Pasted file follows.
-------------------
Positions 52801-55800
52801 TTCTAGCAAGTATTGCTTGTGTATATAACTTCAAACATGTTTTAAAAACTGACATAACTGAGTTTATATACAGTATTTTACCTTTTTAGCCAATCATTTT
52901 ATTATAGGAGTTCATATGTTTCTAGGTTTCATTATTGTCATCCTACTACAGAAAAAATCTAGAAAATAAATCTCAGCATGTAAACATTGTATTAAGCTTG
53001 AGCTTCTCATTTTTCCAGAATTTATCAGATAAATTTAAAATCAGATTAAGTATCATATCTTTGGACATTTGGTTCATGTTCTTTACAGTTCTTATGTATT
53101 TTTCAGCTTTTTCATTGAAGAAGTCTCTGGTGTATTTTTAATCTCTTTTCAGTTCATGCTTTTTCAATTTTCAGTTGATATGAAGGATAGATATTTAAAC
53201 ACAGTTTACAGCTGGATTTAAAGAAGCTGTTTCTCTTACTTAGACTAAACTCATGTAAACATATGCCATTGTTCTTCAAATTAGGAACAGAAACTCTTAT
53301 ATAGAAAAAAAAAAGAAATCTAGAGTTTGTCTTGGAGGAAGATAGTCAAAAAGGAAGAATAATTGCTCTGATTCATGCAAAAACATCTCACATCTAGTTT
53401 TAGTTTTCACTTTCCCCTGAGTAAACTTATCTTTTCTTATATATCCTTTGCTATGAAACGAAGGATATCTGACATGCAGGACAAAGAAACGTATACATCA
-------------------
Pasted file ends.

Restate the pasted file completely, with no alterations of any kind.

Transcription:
Positions 52801-55800
52801 TTCTAGCAAGTATTGCTTGTGTATATAACTTCAAACATGTTTTAAAAACTGACATAACTGAGTTTATATACAGTATTTTACCTTTTTAGCCAATCATTTT
52901 ATTATAGGAGTTCATATGTTTCTAGGTTTCATTATTGTCATCCTACTACAGAAAAAATCTAGAAAATAAATCTCAGCATGTAAACATTGTATTAAGCTTG
53001 AGCTTCTCATTTTTCCAGAATTTATCAGATAAATTTAAAATCAGATTAAGTATCATATCTTTGGACATTTGGTTCATGTTCTTTACAGTTCTTATGTATT
53101 TTTCAGCTTTTTCATTGAAGAAGTCTCTGGTGTATTTTTAATCTCTTTTCAGTTCATGCTTTTTCAATTTTCAGTTGATATGAAGGATAGATATTTAAAC
53201 ACAGTTTACAGCTGGATTTAAAGAAGCTGTTTCTCTTACTTAGACTAAACTCATGTAAACATATGCCATTGTTCTTCAAATTAGGAACAGAAACTCTTAT
53301 ATAGAAAAAAAAAAGAAATCTAGAGTTTGTCTTGGAGGAAGATAGTCAAAAAGGAAGAATAATTGCTCTGATTCATGCAAAAACATCTCACATCTAGTTT
53401 TAGTTTTCACTTTCCCCTGAGTAAACTTATCTTTTCTTATATATCCTTTGCTATGAAACGAAGGATATCTGACATGCAGGACAAAGAAACGTATACATCA